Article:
Gender and Foreign Policy in the Clinton Administration, Lynne Rienner Publishers, FirstForum Press, 2013
by Karen Garner
Though recent US government attention to global women’s rights and empowerment is often presented as a new phenomenon, Karen Garner argues that nearly two decades ago the Clinton administration broke barriers to challenge women’s unequal status vis-à-vis men around the world and to incorporate their needs into US foreign policy and aid programs.
Garner draws on a wide range of primary sources, including interviews with government officials and feminist activists who worked with the administration, to present a persuasive account of the emergence, evolution, and legacy of US global gender policy in the 1990s.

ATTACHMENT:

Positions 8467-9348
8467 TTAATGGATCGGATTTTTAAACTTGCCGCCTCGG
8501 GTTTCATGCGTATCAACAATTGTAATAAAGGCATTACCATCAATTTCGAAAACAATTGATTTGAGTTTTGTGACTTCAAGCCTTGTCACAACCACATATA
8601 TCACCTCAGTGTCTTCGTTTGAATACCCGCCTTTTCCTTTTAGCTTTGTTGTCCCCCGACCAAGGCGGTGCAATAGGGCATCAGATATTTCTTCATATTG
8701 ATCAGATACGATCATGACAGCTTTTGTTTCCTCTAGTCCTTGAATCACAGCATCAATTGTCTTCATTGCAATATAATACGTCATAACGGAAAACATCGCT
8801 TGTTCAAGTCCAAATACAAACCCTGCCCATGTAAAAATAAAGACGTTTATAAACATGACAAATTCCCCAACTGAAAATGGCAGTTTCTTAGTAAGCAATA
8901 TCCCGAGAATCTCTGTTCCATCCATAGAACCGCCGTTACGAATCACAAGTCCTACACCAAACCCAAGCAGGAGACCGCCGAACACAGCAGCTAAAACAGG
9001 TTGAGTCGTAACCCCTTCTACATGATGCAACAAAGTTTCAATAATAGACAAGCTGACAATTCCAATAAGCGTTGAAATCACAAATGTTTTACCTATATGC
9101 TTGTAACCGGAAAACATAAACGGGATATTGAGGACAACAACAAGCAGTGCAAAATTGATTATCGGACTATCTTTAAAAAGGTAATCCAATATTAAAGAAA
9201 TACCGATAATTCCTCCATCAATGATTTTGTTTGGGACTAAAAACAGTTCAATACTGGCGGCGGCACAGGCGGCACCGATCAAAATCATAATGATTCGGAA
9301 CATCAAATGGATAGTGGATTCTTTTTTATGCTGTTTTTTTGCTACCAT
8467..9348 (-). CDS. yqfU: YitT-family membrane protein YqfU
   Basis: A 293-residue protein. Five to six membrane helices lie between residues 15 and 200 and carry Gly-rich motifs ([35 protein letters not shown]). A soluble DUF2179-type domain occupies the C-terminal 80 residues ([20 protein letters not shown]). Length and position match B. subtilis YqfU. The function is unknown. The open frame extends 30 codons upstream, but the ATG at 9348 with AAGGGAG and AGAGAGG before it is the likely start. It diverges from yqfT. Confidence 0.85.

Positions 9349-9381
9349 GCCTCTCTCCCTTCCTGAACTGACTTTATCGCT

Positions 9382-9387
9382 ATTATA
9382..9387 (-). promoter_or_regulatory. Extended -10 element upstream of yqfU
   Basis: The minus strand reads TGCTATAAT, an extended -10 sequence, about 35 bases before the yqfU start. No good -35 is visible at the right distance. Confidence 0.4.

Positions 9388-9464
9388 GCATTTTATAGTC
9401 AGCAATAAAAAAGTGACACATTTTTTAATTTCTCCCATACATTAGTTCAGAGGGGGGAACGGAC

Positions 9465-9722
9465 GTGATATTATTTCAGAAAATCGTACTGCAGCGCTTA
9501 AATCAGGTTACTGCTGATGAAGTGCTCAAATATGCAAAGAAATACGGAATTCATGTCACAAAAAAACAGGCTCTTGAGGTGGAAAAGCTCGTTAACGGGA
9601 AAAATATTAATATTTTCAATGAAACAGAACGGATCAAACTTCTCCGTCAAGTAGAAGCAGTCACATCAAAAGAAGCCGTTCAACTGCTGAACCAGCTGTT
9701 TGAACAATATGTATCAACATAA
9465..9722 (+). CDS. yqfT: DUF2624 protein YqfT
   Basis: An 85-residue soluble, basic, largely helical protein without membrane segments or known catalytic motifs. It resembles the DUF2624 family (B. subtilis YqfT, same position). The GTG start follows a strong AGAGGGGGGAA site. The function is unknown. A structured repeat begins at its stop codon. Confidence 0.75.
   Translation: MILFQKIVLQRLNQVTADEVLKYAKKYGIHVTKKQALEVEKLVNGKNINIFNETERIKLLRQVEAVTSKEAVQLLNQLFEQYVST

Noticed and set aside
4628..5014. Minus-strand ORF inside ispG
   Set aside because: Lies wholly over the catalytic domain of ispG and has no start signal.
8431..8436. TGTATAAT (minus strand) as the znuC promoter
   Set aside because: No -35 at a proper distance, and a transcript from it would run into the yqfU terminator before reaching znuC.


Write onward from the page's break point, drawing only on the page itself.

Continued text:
Karen Garner is associate professor of history and women’s studies at SUNY Empire State College. She is the author of Shaping a Global Women’s Agenda: Women’s NGOs and Global Governance, 1925–85 and Precious Fire: Maud Russell and the Chinese Revolution.
CONTENTS: Feminist Foreign Policy in the Clinton Administration. A Brief History of Gender in US Foreign Policy. Promoting Global Democracy and Women’s Political Power. Recognizing Women’s Rights. US Commitments to Global Women. The “Vital Voices” Initiative. Women’s Bodies as a Policy Issue. The Legacy of Clinton’s Global Gender Policies.
"An impressive achievement and an enduring contribution…. This volume will be seen as the definitive history of the US government's turn toward gender in its 1990s foreign policy."—Valerie M. Hudson, Texas A&M University
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